MP SPEAKS | The Public Accounts Committee (PAC) confirms the GST law was broken and GST refunds that were not paid out to taxpayers were used for other purposes.
In early August 2018 when I first tabled in Parliament that there was RM19.4 billion worth of GST refunds left unpaid as of 31 May 2018, taxpayers in Malaysia were shocked to find out the government had less than RM150 million in its Fund for GST Refunds to facilitate payment for GST refunds.
The unpaid refunds worth RM19.4 billion involved 121,429 companies that included among the biggest conglomerates in Malaysia, like Petronas, Shell and Tenaga Nasional Bhd.
When the GST was introduced in April 2015, all taxpayers had full confidence in the GST refund mechanism as it was well provided in the GST Act and Regulations.
According to the mechanism, all GST collections should be made directly into the Fund for GST Refunds to facilitate payment of refunds within 14 working days from the receipt of GST Return (GST-03) filed electronically (Chart 1).
Unfortunately, the GST collections were not deposited directly into the Fund for GST Refunds, and this had caused delays in GST refund payments for more than a year.
Instead, the GST collections that were deposited directly in the Consolidated Revenue Account were used for other purposes by the previous government. The delays in GST refunds caused severe financial complications for the taxpayers.
The PAC in its report confirms there were several irregularities in the GST refunds:
- There was a clear breach of the GST Act, as affirmed by the Attorney-General in his view to PAC. The GST Act required GST collections to be deposited in the Fund for GST Refunds to facilitate payment for GST refunds within 14 working days. However, this was not done in accordance with the GST Act and instead, the GST collections were deposited directly into the Consolidated Revenue Account. The Attorney-General has stated that this practice is against the fundamental trust law principles and trust accounting requirements, and is not in line with Section 54(2) and Section 54(5) of the GST Act 2014 (Chart 2).
- The GST collections deposited directly into the Consolidated Revenue Account were used by the previous Government for other purposes. This resulted in insufficient funds being transferred to the Fund for GST Refunds and caused significant delays in the payment of GST refunds. Only a certain portion of the GST collections (around 35 percent of GST collections) was transferred to the Fund for GST Refunds.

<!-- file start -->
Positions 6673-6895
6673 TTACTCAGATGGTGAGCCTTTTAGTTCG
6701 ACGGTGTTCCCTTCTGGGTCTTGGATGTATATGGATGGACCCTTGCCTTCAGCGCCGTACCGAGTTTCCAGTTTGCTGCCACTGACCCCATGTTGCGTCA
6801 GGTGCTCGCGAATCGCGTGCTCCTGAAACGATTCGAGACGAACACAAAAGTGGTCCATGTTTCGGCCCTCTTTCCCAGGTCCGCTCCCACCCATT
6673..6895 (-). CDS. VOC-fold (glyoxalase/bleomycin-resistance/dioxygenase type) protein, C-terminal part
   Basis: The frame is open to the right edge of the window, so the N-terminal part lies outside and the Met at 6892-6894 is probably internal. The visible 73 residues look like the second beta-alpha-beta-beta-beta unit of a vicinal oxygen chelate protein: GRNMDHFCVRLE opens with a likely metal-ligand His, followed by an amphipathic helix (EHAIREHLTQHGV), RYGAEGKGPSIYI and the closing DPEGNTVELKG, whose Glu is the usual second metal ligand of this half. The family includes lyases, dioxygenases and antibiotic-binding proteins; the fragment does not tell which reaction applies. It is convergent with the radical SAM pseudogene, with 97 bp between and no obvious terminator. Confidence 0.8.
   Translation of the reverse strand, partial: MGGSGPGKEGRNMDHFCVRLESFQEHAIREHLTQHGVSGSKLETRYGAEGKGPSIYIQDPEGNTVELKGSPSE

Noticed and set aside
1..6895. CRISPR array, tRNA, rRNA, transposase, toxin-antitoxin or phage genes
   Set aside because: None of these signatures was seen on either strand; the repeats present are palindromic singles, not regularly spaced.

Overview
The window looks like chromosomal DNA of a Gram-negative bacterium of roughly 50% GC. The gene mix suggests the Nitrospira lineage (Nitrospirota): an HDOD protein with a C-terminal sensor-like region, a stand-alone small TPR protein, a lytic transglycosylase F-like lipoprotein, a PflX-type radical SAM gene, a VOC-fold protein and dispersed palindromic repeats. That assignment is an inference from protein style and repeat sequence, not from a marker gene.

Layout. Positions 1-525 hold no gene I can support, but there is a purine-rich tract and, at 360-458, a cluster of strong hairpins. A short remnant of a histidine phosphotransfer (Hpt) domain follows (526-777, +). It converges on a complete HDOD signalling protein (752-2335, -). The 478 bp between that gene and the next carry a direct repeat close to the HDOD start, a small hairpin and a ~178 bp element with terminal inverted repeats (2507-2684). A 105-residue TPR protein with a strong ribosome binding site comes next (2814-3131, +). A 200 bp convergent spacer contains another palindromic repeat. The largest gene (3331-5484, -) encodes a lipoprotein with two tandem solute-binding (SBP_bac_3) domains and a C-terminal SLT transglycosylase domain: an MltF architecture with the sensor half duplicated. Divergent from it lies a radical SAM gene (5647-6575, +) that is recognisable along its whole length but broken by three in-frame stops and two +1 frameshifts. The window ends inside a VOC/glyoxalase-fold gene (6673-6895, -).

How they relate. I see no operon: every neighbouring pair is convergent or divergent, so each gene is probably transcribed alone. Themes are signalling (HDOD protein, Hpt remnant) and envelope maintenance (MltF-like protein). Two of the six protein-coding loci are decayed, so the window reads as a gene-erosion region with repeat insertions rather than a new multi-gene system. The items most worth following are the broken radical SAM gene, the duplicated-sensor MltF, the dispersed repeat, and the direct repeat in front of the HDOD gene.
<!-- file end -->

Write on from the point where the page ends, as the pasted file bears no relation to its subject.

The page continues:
The summary of the PAC report shows that the previous Government had used the GST collections for other purposes, and left a RM19.25 billion shortfall in the Fund for GST Refunds.
This was so because as of 31 May 2018, there was only RM150 million in the Fund.
As stated by the Accountant General’s Department in the PAC report, the RM19.4 billion that was supposed to finance the relevant GST refunds was used by the previous government to fund its operating and development expenditures.
This was despite the Royal Malaysian Customs Department admitting that RM19.4 billion had yet to be paid out due to insufficient funds in the Fund for GST Refunds.
The PAC made two recommendations:
- The administration must fully comply with the law, especially with regards to the implementation of financial procedures so that the financial administration system is better organised and more accountable.
- Government officers entrusted with the relevant responsibilities must always advise the administration on matters pertaining to the law, procedure and statistical information without fear or favour, especially relating to cash flow management and financial discipline in order to achieve greater accountability.
The Finance Ministry will respect the two principal recommendations in the report to ensure that the legal contraventions and financial non-compliance where monies meant for GST refunds were used for other government expenditures, will not be repeated in the future.
LIM GUAN ENG is the Finance Minister.
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